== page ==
8.7.13

Performance Analysis of N-Gram Tokenizer in WEKA

The goal of this post is to analyze the WEKA class NGramTokenizer in terms of performance, as it depends on the complexity of the regular expression used during the tokenization step. There is a potential trade-off between more simple regex (which lead to more tokens) and more complex regexes (which take more time to be evaluated). This post intends to provide experimental insights on this trade-off, in order to save your time when using this extremely useful class with the WEKA indexer StringToWordVector.

Motivation

The WEKA weka.core.tokenizers.NGramTokenizer class is responsible for tokenizing a text into pieces, which depending on the configuration of its size, they can be token unigrams, bigrams and so on. This class relies on the method String[] split(String regex) for splitting a text string into tokens, which are further combined into ngrams.

This method, in turn, depends on the complexity of the regular expression used to split the text. For instance, let us examine this simple example:

public class TextSplitTest {
public static void main(String[] args) {
String delimiters = "\\W";
String s = "This is a text &$% string";
System.out.println(s);
String[] tokens = s.split(delimiters);
System.out.println(tokens.length);
for (int i = 0; i < tokens.length; ++i)
System.out.println("#"+tokens[i]+"#");
}
}

In this call to the split() method, we are using the regex "\\W", which matches any non-alphanumeric character as a delimiter. The output of this class execution is:

$> java TextSplitTest
This is a text &$% string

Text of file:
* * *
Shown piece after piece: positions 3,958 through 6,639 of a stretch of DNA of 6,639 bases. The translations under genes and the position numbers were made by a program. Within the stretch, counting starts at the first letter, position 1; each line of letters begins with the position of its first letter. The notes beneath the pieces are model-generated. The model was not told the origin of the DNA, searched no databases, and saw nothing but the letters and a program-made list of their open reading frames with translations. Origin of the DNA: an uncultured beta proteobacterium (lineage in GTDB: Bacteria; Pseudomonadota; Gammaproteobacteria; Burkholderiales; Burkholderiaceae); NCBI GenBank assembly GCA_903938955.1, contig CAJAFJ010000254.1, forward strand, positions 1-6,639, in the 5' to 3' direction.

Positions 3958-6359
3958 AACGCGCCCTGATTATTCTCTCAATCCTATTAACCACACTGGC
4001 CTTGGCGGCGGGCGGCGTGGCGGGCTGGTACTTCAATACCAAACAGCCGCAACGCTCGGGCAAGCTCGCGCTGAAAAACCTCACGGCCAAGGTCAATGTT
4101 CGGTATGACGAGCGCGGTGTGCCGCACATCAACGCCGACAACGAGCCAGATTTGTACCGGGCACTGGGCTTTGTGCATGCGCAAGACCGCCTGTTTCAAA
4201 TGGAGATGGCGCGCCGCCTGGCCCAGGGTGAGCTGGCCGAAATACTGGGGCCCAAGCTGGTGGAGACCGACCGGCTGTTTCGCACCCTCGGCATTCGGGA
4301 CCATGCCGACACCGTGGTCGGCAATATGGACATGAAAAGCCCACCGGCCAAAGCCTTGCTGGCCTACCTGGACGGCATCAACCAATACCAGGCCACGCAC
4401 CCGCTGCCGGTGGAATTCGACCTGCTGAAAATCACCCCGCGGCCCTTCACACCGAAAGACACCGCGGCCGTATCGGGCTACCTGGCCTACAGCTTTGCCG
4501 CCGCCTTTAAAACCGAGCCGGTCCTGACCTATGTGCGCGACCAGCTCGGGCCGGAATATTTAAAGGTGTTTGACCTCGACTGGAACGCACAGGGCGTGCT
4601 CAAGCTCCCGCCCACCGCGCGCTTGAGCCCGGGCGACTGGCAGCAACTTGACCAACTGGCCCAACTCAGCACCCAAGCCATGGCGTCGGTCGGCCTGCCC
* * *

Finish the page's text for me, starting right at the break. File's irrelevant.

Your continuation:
9
#This#
#is#
#a#
#text#
##
##
##
##
#string#

This is due that every individual non-alphanumeric character is a match, and we have five delimiters between "text" and "string". In consequence, we find four empty (but not null) strings among these five matches. If we use the regex "\\W+" as the delimiters string, which matches sequences of one or more non-alphanumeric characters, we get the following output:

$> java TextSplitTest
This is a text &$% string
5
#This#
#is#
#a#
#text#
#string#

Which is closer to what we expected at the beginning.

When tokenizing a text, it seems wise to avoid computing empty strings as potential tokens, because we have to invest some time to discard them -- and we can have thousands of instances!. On the other side, it is clear that a more complex regular expression leads to more computation time. So there is a trade-off between using a one-character delimiter versus using a more sophisticated regex to avoid empty strings. To which extent does this trade-off impacts on the StringToWordVector/NGramTokenizer classes?

Experiment Setup

I run these experiments on my laptop, with: CPU - Intel Core2 Duo, P8700 @ 2.53GHz; RAM: 2.90GB (1.59 GHz). For some of the tests, specially those involving a big number of ngrams, I need to make use of the -Xmx option in order to increase the heap space.

I am using the class IndexText.java available at my GITHub repository. I have commented all the output to retain only the computation time for the method index(), which creates the tokenizer and the filter objects and performs the filtering process. This process actually indexes the documents, that is, it transforms the text strings in each instance into a dictionary-based representation -- each instance is an sparse list of pairs (token_number,weight) where the weight is binary-numeric. I have also modified the class to set lowercasing to false, in order to accumulate as many tokens as possible.